Queen Cersei and the evaporating Revenue Support Grant

Chris Game

Next week is the last week of Hilary Term, or revision week at the end of Spring Term, as it’s known here at the UoB and most other universities who feel no great affinity to the probably inappropriately named 4th Century St Hilarius of Poitiers. Over the many years in which I lectured undergraduates, I used rather to like it: end of the course/module in sight, legitimate chance to share and spread gossip about approaching local elections, lecture attendances boosted by students desperate for exam hints. Plus, nowadays, plenty of discussion-prompting visual aids – one of which is the pretext for this blog.

SIGOMA is not – disappointingly perhaps – an African hip-hop band, but less catchily the Special Interest Group of Municipal Authorities (outside London) within the Local Government Association. Yes, even the brackets are part of the full name – which has to convey that its 45-council membership comprises most major urban authorities in the North, some in the Midlands, plus the ‘South Coast regions’ of Plymouth and Portsmouth. The 45, claim SIGOMA, share similar characteristics and can therefore advantageously speak with a collective voice – moreover, with one that, particularly following the Coalition’s changes to the local government funding system, needs to be distinctive from that of the LGA with its responsibility for somehow representing the interests of all its 400+ member authorities.

These funding changes, argues SIGOMA, are so divisive, and their impacts so damaging to areas with characteristics like those of its members, that they threaten to set region against region in the manner of – well, Game of Thrones.  As even non-followers of the popular TV series may be aware, the US fantasy drama chronicles the violent dynastic struggles for control of the Iron Throne of the Seven Kingdoms of Westeros. SIGOMA’s spoof YouTube video is Game of Cuts Winter is Coming for Councils – and, at under 2½ minutes to Game of Thrones’ soon-to-be-five seasons, it’s inevitably (even) less subtle.

The Sean Bean character, Lord ‘Ned’ Starp, Warden of the North (possibly Steve Houghton, Leader of Barnsley MBC, SIGOMA’s administrative base?) and his mate from the Coastal Ports, protest that “our people are already on their knees … the sick have no one to care for them, and our children nowhere to read …”, while the spokesperson for “the hamlets of Bucks and Berks” remonstrates that they too are suffering, with “not enough funding to keep our tables supplied with swan and game”.  But sadistic Queen Cersei of the South and her incest-conceived son, King Joffrey, are unmoved: “All the regions have had to make their sacrifices. The money has been spread evenly and you will cope, for the sake of the Seven Kingdoms”.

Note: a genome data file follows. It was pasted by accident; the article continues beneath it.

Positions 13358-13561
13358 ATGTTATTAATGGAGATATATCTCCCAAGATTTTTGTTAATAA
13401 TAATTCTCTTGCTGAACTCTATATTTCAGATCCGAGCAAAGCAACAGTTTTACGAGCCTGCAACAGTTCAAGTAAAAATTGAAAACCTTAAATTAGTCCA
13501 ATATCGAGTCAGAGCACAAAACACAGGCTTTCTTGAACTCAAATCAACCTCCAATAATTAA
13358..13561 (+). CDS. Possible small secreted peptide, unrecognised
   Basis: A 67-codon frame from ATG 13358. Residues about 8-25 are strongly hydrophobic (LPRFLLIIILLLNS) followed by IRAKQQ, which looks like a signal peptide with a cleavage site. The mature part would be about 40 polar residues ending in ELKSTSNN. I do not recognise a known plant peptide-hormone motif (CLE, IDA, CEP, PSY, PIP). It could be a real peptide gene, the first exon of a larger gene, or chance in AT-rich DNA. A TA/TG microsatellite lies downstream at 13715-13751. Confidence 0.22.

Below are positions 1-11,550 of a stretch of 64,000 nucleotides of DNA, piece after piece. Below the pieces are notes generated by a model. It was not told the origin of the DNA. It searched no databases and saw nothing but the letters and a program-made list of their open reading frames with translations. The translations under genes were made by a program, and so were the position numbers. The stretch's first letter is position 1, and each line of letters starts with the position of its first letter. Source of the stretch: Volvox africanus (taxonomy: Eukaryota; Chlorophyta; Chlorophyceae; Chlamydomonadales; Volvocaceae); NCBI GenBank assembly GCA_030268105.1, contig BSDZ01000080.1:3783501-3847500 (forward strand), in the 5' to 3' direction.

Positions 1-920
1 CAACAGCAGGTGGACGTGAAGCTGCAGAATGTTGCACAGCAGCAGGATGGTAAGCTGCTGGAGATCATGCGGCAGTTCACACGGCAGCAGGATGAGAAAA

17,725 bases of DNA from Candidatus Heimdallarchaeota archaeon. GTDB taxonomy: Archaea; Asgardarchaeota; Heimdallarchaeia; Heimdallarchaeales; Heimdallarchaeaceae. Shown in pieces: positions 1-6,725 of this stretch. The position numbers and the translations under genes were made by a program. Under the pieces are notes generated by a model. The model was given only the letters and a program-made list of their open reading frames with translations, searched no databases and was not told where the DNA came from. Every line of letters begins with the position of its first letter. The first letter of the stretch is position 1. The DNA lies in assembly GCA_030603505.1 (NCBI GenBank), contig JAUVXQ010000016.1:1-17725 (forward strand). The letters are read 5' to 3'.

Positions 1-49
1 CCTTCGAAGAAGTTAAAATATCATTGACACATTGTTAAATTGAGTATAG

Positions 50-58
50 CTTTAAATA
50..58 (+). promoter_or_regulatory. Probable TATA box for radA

Doubtless, Local Government Minister Kris Hopkins’ family arrangements are altogether more conventional, but his presentation of the 2015-16 finance settlement last December suggests similarly briefed scriptwriters:

“The local government settlement is fair to all parts of the country – north and south, rural and urban, city and shire – therefore every council should be able to deliver sensible savings while protecting frontline services for local taxpayers … Those facing the highest demand for services continue to receive substantially more funding. For example, Middlesbrough has a spending power per household of £2,441 which is £871 more than the £1,570 per household in Windsor and Maidenhead.”

As noted in my recent blog assessing that settlement this has been the standard – and increasingly disingenuous – government line for the past five years. That blog, though, was largely about ministers’ ploy – what one might call the ‘spending power sleight of hand’ – to mislead the media and public from the outset about the true severity of their cuts to the funding of the local government sector as a whole.  SIGOMA’s current campaign – Protecting Vital Services – is about the discriminatory distribution of the cuts within the sector, and particularly the impact of the funding changes since 2013-14, which cumulatively have switched the determination of government funding from assessed needs formulae to councils’ tax-raising capacity.

The big change was the introduction of the Business Rates Reduction Scheme (BRRS). It was cautiously welcomed by local government for its devolutionary principle, but SIGOMA-profile authorities were immediately concerned that, as BRRS funding increased and Revenue Support Grant (RSG) correspondingly decreased, the big gainers would inevitably be already prosperous authorities with higher rate-raising capacities, and the gap between them and the less well-off with the highest demand for services would continue to grow.

The New Homes Bonus Scheme (NHB) story was not dissimilar. It was launched in 2011-12 to incentivise local authorities to grant planning permissions for new homes and bring empty properties back into use. For each additional home they would receive for six years an annual bonus payment equal to the council tax generated – from the government’s own funding. Again, it was cautiously welcomed, although it was obvious that authorities with higher banded housing would be the bigger beneficiaries. But no sooner was it established than the government funding bit switched to a top-slicing of RSG, and again poorer authorities have been absolute, rather than just relative, losers.